Virtualbox or VMware Workstation

I haven’t played around with Linux for several years and while it has been awhile I would say I’m fairly competent moving in and around Linux. There are numerous applications that I need windows for so I plan on installing Windows as VM.

I have a Razer Laptop that I plan on installing Linux on I am either going to use Virtualbox or VMware Workstation Pro. I am a student so I can get and use VMware Workstation Pro for free. The last time I used VMware was for work back in 2010 so it has been a very long time since I have used it.

My question is which program would you recommend, Virtualbox or VMware Workstation Pro. I’m open to other suggestions as well.

Most people here seem to use kvm (potentially with GPU passthrew, depends on what youŕe doing wether or not you need that) as opposed to the other two options.

Wendell has a lot of video guides on his youtube channel too about that. Iḿ sure you can find something there.

Otherwise I’d say VMWare. VirtualBox on Windows already is not that amazing (but at least it works and is free) and on Linux it’s the same, except with more occasional bugs that break it when you update it, from my experience.

At Work I have VMWare Workstation for my test machines, it is very solid, but not free
i also have tested Hyper-V which is free with Windows10 pro or enterprise (but no copy paste between UI’s)

At home i use VMWare player ( free but no snapshots ) for my i-still-need-some-windows-apps stuff and my other linux test or windows machine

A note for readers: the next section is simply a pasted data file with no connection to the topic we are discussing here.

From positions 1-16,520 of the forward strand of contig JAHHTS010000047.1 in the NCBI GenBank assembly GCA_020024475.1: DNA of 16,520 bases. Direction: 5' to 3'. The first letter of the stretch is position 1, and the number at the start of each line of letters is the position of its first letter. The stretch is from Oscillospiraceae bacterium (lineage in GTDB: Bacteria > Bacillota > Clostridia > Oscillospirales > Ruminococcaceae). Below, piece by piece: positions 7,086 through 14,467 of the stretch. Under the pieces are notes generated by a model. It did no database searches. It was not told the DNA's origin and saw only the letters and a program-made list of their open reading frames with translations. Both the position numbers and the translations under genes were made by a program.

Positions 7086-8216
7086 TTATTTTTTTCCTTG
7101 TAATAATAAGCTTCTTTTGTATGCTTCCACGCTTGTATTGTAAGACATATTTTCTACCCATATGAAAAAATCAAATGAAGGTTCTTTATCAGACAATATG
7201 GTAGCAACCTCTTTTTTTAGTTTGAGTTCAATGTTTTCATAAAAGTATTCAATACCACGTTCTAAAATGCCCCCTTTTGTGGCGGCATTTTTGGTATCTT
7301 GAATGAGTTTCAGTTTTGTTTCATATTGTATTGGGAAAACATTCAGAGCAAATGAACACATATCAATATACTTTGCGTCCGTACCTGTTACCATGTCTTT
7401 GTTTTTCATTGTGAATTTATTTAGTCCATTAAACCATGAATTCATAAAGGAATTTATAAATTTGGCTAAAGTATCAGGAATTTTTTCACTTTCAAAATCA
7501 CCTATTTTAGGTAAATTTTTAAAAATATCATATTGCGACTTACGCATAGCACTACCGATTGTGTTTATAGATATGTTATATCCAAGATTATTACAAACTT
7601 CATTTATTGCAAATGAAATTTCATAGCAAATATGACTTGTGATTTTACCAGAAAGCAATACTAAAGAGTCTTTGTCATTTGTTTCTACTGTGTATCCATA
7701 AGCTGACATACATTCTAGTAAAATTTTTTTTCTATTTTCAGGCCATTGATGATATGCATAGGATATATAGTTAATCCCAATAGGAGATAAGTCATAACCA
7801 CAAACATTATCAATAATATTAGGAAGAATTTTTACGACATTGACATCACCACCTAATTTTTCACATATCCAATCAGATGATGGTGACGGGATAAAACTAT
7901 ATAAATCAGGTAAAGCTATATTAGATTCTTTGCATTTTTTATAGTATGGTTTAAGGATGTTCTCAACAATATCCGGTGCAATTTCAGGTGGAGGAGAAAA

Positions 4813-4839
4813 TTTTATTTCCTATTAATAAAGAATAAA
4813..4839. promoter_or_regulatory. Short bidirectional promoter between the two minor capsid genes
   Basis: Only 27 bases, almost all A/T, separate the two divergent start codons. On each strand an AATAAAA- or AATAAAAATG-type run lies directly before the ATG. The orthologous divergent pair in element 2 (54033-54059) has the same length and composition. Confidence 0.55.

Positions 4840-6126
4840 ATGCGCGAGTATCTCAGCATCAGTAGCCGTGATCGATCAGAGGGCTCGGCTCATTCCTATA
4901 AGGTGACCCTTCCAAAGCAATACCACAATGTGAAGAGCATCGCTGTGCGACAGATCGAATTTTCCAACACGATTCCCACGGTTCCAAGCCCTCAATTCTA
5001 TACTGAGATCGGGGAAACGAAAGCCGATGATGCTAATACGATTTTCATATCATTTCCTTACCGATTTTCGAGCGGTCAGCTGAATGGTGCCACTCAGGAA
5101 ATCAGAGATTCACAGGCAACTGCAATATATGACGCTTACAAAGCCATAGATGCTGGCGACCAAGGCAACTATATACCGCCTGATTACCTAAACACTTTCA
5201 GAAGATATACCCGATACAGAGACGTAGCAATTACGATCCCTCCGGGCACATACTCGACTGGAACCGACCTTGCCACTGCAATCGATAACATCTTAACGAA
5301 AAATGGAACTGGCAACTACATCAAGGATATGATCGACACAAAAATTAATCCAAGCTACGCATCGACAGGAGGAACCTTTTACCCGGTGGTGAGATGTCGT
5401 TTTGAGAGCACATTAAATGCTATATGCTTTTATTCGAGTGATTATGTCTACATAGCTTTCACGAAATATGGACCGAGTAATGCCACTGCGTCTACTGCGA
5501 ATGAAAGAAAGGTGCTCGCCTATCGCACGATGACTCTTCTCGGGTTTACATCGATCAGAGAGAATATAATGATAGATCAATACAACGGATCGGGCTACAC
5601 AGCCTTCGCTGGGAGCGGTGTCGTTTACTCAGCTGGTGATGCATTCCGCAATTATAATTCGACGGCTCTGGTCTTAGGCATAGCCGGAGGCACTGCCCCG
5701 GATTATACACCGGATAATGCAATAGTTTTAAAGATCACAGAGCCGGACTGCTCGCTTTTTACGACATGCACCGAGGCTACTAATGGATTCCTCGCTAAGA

Virtualbox works, i just have more experience with VMWare, qemu can be fun to run some old 16bit os stuff (DOS etc…), no recent experience with KVM on my side

i recently did a test of unraid (not free but trial is), that was not bad at all (it is mostly KVM under the hood i think)

So for me VMware



I’ve run both.

VMware Workstation is worth the money for me. It is more slick than virtualbox, performance is better, it talks to vCenter and ESXi servers.

However if you’re a student, i’d do the following (the below in order of user friendliness from less to most):

  • try KVM+virt-manager, see if it will do the job. KVM is included with most distros now. KVM is pretty powerful and can do stuff like hardware passthrough, etc. but user friendliness is not a strong point IMHO.
  • try Virtualbox
  • try VMware Workstation (time limited trial available)

Then make your choice.

I agree with @maximal for the most part. It really depends if you have the cash for Workstation, but IMHO it is worth it. Virtualbox is a bit more clunky, a little less performance, etc. But it may be “good enough” and can’t argue with the price.

VMware is good for templates, thin clones of said templates, etc. I use it for cloning heaps of VMs from sysprepped windows images for testing purposes.

Just saw you can get workstation for free.

No brainer. Get workstation.

Workstation pro user here- you can get it for free, no brainier

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I would check out KVM / QEMU. It’s very good since your under linux. With Virtual Machine Manager, you have a very flexible GUI to setup VM’s under linux.

I do use Virtualbox as well. I have an itunes VM that pass’s through my iPhone to backup etc.

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If it’s mostly to use Windows as a guest I’d say go with VMWare. It’s more of a turnkey solution where as KVM requires some work depending on your setup.

If you do on the other hand arn’t afraid of tackling some problems and want to learn different tech then go with an option that lets you do that.